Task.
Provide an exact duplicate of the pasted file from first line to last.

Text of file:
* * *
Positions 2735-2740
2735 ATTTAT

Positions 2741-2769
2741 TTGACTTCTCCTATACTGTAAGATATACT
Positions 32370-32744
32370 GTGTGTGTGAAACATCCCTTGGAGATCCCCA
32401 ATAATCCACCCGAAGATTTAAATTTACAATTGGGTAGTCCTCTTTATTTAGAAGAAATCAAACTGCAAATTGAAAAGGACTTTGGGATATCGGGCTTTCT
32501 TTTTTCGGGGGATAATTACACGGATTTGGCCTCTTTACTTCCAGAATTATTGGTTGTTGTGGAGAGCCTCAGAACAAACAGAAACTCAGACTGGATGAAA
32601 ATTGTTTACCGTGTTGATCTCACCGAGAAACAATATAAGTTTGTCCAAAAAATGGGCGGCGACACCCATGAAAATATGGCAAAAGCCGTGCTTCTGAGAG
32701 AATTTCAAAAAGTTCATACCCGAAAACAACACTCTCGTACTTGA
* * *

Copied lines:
Positions 2735-2740
2735 ATTTAT

Positions 2741-2769
2741 TTGACTTCTCCTATACTGTAAGATATACT
Positions 32370-32744
32370 GTGTGTGTGAAACATCCCTTGGAGATCCCCA
32401 ATAATCCACCCGAAGATTTAAATTTACAATTGGGTAGTCCTCTTTATTTAGAAGAAATCAAACTGCAAATTGAAAAGGACTTTGGGATATCGGGCTTTCT
32501 TTTTTCGGGGGATAATTACACGGATTTGGCCTCTTTACTTCCAGAATTATTGGTTGTTGTGGAGAGCCTCAGAACAAACAGAAACTCAGACTGGATGAAA
32601 ATTGTTTACCGTGTTGATCTCACCGAGAAACAATATAAGTTTGTCCAAAAAATGGGCGGCGACACCCATGAAAATATGGCAAAAGCCGTGCTTCTGAGAG
32701 AATTTCAAAAAGTTCATACCCGAAAACAACACTCTCGTACTTGA